This document describes a minor problem that may be encountered when using the DLL versions of the NAG C Library. This difficulty results from a change to the Microsoft linker to support .NET. You will only find this problem if you use a version of Microsoft C++ that is different from the one used to implement the library, access from all other environments is unaffected. This problem does not affect the static libraries.
The DLL files in the following NAG C Library implementations were created using the Microsoft Visual C++ Release 8.0 linker and C run time libraries (part of Visual Studio 2005).
In Visual Studio 2005 Microsoft have introduced the concept of side-by-side assemblies and manifest files. The linker creates the manifest file for the DLL. This is an XML file that sets out the dependencies of that DLL on other DLLs, in this case the Microsoft C run time DLLs.
Although the NAG C DLL is not a side-by-side assembly, Microsoft still requires that manifest files are compiled into DLLs. If this is not done it is not possible to link to the DLL.
The manifest file that is compiled into the NAG C DLLs creates a dependency on version '8.0.50608.0' of the C run time library. The redistributable versions of these Microsoft Visual C++ Release 8.0 run time libraries are installed in the same folder as the NAG DLLs, so even if you do not already have the required C run times you can use the NAG C Library.
If you are developing code with exactly the same version of Microsoft Visual C++ that was used to implement these libraries, there is no problem. The exact version numbers of C compiler and linker used in the above implementations are -
Microsoft (R) 32-bit C/C++ Optimizing Compiler Version 14.00.50727.42 Microsoft (R) Incremental Linker Version 8.00.50727.42
However, if you are using a different version of Microsoft Visual C++ to compile code to call the DLL versions of the NAG C library, your code may depend on a different version of the Microsoft C run time library. This results in an executable that includes two different C run time libraries.If this is the case, you should avoid -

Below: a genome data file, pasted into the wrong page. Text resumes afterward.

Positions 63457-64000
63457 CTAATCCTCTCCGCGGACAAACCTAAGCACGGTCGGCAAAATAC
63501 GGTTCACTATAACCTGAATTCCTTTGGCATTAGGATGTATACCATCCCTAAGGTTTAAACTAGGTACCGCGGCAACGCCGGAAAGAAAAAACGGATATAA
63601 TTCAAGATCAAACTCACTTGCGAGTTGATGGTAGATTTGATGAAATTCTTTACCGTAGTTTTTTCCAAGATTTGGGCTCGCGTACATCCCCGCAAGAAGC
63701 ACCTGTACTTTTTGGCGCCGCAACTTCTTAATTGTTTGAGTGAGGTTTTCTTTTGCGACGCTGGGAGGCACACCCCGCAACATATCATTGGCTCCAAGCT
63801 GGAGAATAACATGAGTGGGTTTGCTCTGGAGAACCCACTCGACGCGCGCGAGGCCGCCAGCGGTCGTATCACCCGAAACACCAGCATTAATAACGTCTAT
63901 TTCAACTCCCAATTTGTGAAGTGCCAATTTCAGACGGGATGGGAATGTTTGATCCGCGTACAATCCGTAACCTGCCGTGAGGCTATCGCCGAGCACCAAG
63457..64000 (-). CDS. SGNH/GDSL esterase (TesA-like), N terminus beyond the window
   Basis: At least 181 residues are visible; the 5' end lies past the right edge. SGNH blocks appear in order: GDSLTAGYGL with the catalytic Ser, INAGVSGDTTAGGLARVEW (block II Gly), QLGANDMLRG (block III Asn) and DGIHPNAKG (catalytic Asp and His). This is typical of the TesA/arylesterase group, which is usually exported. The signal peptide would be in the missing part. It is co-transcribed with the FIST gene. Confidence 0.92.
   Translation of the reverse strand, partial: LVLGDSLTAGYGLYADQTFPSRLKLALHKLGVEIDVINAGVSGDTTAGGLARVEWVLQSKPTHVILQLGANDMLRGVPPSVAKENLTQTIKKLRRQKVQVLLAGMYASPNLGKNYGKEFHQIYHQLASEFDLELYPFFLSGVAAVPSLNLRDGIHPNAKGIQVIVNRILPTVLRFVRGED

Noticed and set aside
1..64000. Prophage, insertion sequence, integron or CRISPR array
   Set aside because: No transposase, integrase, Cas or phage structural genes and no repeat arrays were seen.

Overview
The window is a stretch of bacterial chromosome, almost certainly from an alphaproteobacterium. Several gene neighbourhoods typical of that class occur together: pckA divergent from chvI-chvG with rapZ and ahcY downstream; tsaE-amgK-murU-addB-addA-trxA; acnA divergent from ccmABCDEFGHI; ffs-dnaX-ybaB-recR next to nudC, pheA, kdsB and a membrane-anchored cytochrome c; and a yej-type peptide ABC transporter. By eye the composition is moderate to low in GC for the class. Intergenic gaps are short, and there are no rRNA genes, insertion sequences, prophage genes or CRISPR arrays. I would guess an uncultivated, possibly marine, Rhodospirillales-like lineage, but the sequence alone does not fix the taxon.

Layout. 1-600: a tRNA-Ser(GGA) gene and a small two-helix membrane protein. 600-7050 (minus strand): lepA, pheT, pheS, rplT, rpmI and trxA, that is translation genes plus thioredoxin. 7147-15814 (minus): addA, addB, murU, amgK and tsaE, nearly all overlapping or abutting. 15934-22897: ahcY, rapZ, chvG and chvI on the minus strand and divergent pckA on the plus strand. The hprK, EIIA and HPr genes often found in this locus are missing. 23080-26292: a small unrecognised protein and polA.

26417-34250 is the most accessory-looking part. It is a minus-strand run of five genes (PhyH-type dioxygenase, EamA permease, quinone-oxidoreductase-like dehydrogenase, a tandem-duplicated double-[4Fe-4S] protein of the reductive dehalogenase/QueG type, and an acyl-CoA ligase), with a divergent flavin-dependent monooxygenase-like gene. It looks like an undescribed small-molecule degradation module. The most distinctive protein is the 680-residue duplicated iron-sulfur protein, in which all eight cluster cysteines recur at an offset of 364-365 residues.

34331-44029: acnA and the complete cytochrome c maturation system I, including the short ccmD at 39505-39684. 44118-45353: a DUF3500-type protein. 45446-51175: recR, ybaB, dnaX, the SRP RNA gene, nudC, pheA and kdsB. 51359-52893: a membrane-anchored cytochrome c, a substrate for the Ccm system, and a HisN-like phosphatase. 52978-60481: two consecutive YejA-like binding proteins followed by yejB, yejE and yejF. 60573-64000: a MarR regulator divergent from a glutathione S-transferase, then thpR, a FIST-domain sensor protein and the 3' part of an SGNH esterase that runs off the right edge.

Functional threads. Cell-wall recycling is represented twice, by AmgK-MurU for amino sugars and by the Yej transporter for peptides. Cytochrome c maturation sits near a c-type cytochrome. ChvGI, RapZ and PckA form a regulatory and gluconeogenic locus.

- mixing output from your code with output from the C Library
- reading data from the same file in your code and the C Library
An example of this type of problem may be seen in the NAG example program c06pfce.c, which writes a title using printf and calls nag_gen_complx_mat_print_comp (x04dbc) to output a matrix. The title is written after the matrices printed by the NAG C Library. This is caused by having two different C run time libraries linked to the executable, using buffered output which is flushed independently by each run time library.
In the future NAG C Library examples will include an explicit flush to force out the title in the right place. (Unfortunately it was not possible to make this change in all implementations of Mark 8.) You can avoid this problem in your own code by putting in "fflush" statements in appropriate places. Indeed, the newly reissued CLW6A08DA and CLW3208DB implementations contain example program source with the necessary "fflush" statements.
Code that relies on reading the same input file from C code and also via a NAG C Library function will not work as the current file pointer will not be shared by the two run time libraries. This may be seen in the failure of the NAG C Library example program e04nrce.c, which reads data for the C example and then options for the NAG C Library from the same file. When the function nag_opt_sparse_convex_qp_option_set_file (e04nrc) is called to read the options that follow the first set of data, the file pointer in the C run time library linked to the NAG C Library is at the beginning of the file and not at the beginning of the options and the call fails.